I wavered between including it on my list or not, but decided to, even though it suffers from the same thing most of his albums do – it’s inconsistent. There’s some great stuff and some mediocre stuff – and he’s repeating himself a bit. He’s done some of what’s on this new album in slightly different guises on past albums. However, I did find myself warming up to the album more and more and I like more than half of the songs on the 2 disc version – so, rearranged and edited, I could construct an album that would be perfect for my tastes! Nice album art in this package, too. This is one of the instrumentals-
“She Said Maybe”:
Dive, by Tycho
Tycho (besides being a crater on the moon), is the alias for a San Francisco graphic artist and electronic musician named Scott Hansen. “Dive” is awash with oceans of synthesizers, a sun-bleached neo-paradise of color. A cocoon of sound to dive into (pun intended) and swim around in.
Johnny Boy Would Love This: A Tribute to John Martyn, by Various Artists
The “big man” died a couple of years ago now, though with his lifestyle most were surprised he made it as far as he did. John Martyn’s music has had a big impact on me, and his wealth of material (especially his 1970’s releases) has enriched my life. I know that sounds kind of grandiose, but it’s true. So, even though his posthumously released final album was a disappointment for me, this 2 cd collection of cover songs recorded in tribute is not. There’s some great stuff here, from Beck’s “Stormbringer” to Robert Smith of The Cure’s “Small Hours” to Vetiver, Beth Orton, etc.
David Gray’s cover of the very early Martyn song “Let the Good Things Come” really takes the song to whole other level, with it’s eerie pagan-sounding wurlitzer and melodica making the song a bit darker than the original, but no less powerful.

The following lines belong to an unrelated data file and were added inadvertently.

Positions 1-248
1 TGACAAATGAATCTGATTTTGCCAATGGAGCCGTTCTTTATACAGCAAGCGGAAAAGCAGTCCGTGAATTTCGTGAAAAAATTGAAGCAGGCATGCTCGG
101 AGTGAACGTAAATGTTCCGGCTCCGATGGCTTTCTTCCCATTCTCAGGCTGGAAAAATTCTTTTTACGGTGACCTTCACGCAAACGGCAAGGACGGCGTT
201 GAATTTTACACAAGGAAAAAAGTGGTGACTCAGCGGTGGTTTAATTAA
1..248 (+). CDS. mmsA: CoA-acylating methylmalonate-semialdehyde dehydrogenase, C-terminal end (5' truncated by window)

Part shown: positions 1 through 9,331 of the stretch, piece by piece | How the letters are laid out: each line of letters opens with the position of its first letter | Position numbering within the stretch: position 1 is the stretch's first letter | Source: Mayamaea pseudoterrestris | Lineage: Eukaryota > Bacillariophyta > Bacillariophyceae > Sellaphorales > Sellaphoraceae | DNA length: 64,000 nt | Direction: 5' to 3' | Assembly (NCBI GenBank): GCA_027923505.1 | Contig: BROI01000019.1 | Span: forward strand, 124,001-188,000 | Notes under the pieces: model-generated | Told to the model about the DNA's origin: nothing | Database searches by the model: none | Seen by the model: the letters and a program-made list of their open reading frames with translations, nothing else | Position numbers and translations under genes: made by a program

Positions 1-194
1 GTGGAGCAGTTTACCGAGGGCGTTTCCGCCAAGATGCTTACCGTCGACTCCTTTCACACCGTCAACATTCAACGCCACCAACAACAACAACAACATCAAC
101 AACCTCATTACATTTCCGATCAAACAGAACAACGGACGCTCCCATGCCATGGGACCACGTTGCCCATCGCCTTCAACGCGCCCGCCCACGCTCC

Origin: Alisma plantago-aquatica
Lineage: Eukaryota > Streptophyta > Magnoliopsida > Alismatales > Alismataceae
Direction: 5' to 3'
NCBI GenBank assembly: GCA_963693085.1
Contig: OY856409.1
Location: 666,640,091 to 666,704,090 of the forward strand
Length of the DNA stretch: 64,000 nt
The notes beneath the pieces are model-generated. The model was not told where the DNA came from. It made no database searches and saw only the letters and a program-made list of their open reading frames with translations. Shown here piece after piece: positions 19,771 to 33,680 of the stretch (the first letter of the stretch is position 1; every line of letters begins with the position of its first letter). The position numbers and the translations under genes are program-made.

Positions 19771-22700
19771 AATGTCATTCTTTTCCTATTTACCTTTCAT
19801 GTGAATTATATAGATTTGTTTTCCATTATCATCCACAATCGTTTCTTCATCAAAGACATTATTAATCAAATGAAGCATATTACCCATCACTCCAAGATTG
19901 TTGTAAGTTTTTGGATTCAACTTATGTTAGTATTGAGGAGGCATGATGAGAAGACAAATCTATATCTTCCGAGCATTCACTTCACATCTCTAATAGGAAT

“Let the Good Things Come”, covered by David Gray:
Trainsongs: Guitar Compositions 1967-2010, by Michael Chapman
For someone who just turned 70, guitarist/singer Chapman’s been more busy the last few years than many artists half his age. In the last 2 years, he’s released two albums of all new recordings (one an epic guitar improvisational LP on Thurston Moore’s record label), a collaboration with two other musicians called “Blue Season”, the here-noted “Trainsongs” which is a collection of some of his best instrumentals of the last 43 years (many re-recorded for this cd, as well as some new ones), and a re-release of his classic 1970 Lp “Fully Qualified Survivor”. In the liner notes, Chapman says of the below track, “La Madrugada”: “This began in Trentino, Northern Italy, I took my guitar in to a 14th century church and was playing to the sound of the building. They threw me out. I said I was playing for God just in case there was one. I did some more in a church in Ronda, Southern Spain and finished it somewhere on the Mexican border in yet another church.”
Another Dead End EP, by Mark McGuire
(It’s kinda small to see, but that’s a dog rolling around in the grass…yeah, I don’t understand the album cover either…) This was a late discovery for me, just a week or so ago. I read a review of a compilation of his works called “The Young Person’s Guide to Mark McGuire” and came upon this free EP of his on Soundcloud. He’s a 25 year old guitarist forging some new directions with tape loops and delay and other effects, yet he also has a gift for melody. Apparently, he also plays in band called Emeralds. Between his solo releases and Emeralds, I’ve got some new explorations to make in 2012!
“The Body in Question”: